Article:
Sexism, harassment, bullying and social media

Sexism, harassment and bullying were again featured in the 2020 local government election period. Although we are not the primary body which would receive serious or criminal complaints of this nature10, we received 18 election complaints which mentioned harassment, threats or intimidation in 2020. A further 25 complaints mentioned defamation.

“I was accused of being a homophobe, corrupt and a dog killer. I had fringe radicals calling me a 3am and threatening to kill me. I didn’t call the police, I figure if someone was going to kill me then they were not going to tell me first. My wife also received a few death threats. It didn’t worry me, but it worried my wife and children.”

– Councillor re-elected in 2020

We observed that social media has fuelled harassment and bullying as it allows the behaviour to be done anonymously or by people using fake accounts. Comments in a closed Facebook group set up to advance female representation in Victorian councils, ‘More women for local government’, indicated that women candidates bear the brunt of bad behaviour.

A record number of women were elected to the October 2020 Victorian council elections in 2020 with 273 women elected, taking representation up to 43 per cent. However, research into the political careers of women in local government indicates that this may not be a cause for optimism. 11

“There was an information session about what it means to be a councillor but it didn’t really go into enough detail. I have found it difficult to juggle responsibilities for children with evening meetings.

“I am also aware that women are scrutinised more about what they wear and so I had to buy an entire new wardrobe. One of the male councillors wears the same suit to every meeting but there is a different expectation for female councillors.”

– Councillor elected for the first time in 2020

Our oversight role in council elections does not specifically look at gender but we will continue to observe the impact of sexism in local government elections. There are concerns that abuse and harassment online, particularly on social media, will dissuade women from standing for election.12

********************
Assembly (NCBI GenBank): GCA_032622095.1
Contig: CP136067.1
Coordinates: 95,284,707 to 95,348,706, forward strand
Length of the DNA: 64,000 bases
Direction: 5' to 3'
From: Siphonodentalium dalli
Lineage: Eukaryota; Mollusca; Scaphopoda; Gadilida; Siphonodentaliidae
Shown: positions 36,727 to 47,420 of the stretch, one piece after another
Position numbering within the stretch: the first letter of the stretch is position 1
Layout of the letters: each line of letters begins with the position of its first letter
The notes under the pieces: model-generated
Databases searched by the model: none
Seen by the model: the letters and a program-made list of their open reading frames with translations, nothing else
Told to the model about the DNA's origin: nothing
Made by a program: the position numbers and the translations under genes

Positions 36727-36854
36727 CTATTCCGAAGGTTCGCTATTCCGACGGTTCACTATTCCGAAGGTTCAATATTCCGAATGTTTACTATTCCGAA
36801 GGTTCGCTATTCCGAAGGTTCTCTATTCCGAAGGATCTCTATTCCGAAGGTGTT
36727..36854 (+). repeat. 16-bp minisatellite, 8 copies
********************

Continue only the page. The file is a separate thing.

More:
“Getting women elected as councillors is one thing – getting them to stay is another. The valuable skills and experience women gain after their first term is being lost because a lot of first-term women councillors don’t recontest and we need to understand why.”

– Former councillor who did not stand for re-election in 2020

9. Section 3 (1) is listed in Appendix 1

10. Serious or criminal complaints or harassment and bullying were referred to Victoria Police. Complaints of sexism were referred to the Victorian Equal Opportunity and Human Rights Commission

11. Women in Local Government: Understanding their Political Trajectories, is a four year research project funded by the Australian Research Council by Leah Ruppanner (University of Melbourne), Andrea Carson (LaTrobe University) and Gosia Mikolajczak (University of Melbourne), in partnership with the Victorian Local Governance Association. The project surveyed 110 male and 125 female newly elected Victorian councillors. Of those, 44 per cent of women and 23 per cent of men had reported experiencing repeated condescending behaviours during the campaign period.

12. Gender Equity Victoria’s submission to the Victorian Parliamentary Inquiry into the Impacts of Social Media on Elections and Electoral Administration, viewed on 4 November 2020, stated that “gendered and identity-based cyberhate experienced by women politicians is a serious threat to our democracy”. The peak body for gender equity said that women were underrepresented in elected office in Victoria and British studies suggested online harassment and abuse makes it less likely women will stand for election.